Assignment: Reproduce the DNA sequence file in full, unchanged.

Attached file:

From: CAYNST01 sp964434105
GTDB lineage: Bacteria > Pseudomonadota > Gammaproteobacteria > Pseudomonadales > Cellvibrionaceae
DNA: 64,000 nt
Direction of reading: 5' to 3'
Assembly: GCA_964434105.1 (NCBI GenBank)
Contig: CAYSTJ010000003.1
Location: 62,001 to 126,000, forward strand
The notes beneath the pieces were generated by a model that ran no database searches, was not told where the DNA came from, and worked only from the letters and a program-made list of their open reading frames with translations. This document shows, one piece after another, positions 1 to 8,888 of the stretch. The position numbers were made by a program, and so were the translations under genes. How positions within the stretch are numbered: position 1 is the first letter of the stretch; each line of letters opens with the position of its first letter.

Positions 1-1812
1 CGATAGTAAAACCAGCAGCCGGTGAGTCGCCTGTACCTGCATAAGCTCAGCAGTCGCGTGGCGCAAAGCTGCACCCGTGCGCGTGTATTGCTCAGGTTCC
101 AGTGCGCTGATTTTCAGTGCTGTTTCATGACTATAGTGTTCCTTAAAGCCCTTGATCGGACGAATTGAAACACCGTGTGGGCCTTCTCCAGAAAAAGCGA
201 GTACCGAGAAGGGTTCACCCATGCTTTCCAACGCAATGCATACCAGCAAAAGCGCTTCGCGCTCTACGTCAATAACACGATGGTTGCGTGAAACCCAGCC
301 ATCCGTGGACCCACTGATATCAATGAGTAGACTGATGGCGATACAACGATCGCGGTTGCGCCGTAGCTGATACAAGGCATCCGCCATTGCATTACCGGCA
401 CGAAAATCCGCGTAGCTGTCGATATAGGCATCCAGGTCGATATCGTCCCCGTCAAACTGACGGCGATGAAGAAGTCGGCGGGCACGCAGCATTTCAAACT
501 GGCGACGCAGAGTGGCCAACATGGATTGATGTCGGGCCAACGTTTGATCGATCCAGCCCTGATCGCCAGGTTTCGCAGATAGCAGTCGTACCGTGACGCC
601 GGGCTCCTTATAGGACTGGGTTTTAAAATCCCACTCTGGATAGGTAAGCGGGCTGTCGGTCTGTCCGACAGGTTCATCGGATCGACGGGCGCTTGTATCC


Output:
From: CAYNST01 sp964434105
GTDB lineage: Bacteria > Pseudomonadota > Gammaproteobacteria > Pseudomonadales > Cellvibrionaceae
DNA: 64,000 nt
Direction of reading: 5' to 3'
Assembly: GCA_964434105.1 (NCBI GenBank)
Contig: CAYSTJ010000003.1
Location: 62,001 to 126,000, forward strand
The notes beneath the pieces were generated by a model that ran no database searches, was not told where the DNA came from, and worked only from the letters and a program-made list of their open reading frames with translations. This document shows, one piece after another, positions 1 to 8,888 of the stretch. The position numbers were made by a program, and so were the translations under genes. How positions within the stretch are numbered: position 1 is the first letter of the stretch; each line of letters opens with the position of its first letter.

Positions 1-1812
1 CGATAGTAAAACCAGCAGCCGGTGAGTCGCCTGTACCTGCATAAGCTCAGCAGTCGCGTGGCGCAAAGCTGCACCCGTGCGCGTGTATTGCTCAGGTTCC
101 AGTGCGCTGATTTTCAGTGCTGTTTCATGACTATAGTGTTCCTTAAAGCCCTTGATCGGACGAATTGAAACACCGTGTGGGCCTTCTCCAGAAAAAGCGA
201 GTACCGAGAAGGGTTCACCCATGCTTTCCAACGCAATGCATACCAGCAAAAGCGCTTCGCGCTCTACGTCAATAACACGATGGTTGCGTGAAACCCAGCC
301 ATCCGTGGACCCACTGATATCAATGAGTAGACTGATGGCGATACAACGATCGCGGTTGCGCCGTAGCTGATACAAGGCATCCGCCATTGCATTACCGGCA
401 CGAAAATCCGCGTAGCTGTCGATATAGGCATCCAGGTCGATATCGTCCCCGTCAAACTGACGGCGATGAAGAAGTCGGCGGGCACGCAGCATTTCAAACT
501 GGCGACGCAGAGTGGCCAACATGGATTGATGTCGGGCCAACGTTTGATCGATCCAGCCCTGATCGCCAGGTTTCGCAGATAGCAGTCGTACCGTGACGCC
601 GGGCTCCTTATAGGACTGGGTTTTAAAATCCCACTCTGGATAGGTAAGCGGGCTGTCGGTCTGTCCGACAGGTTCATCGGATCGACGGGCGCTTGTATCC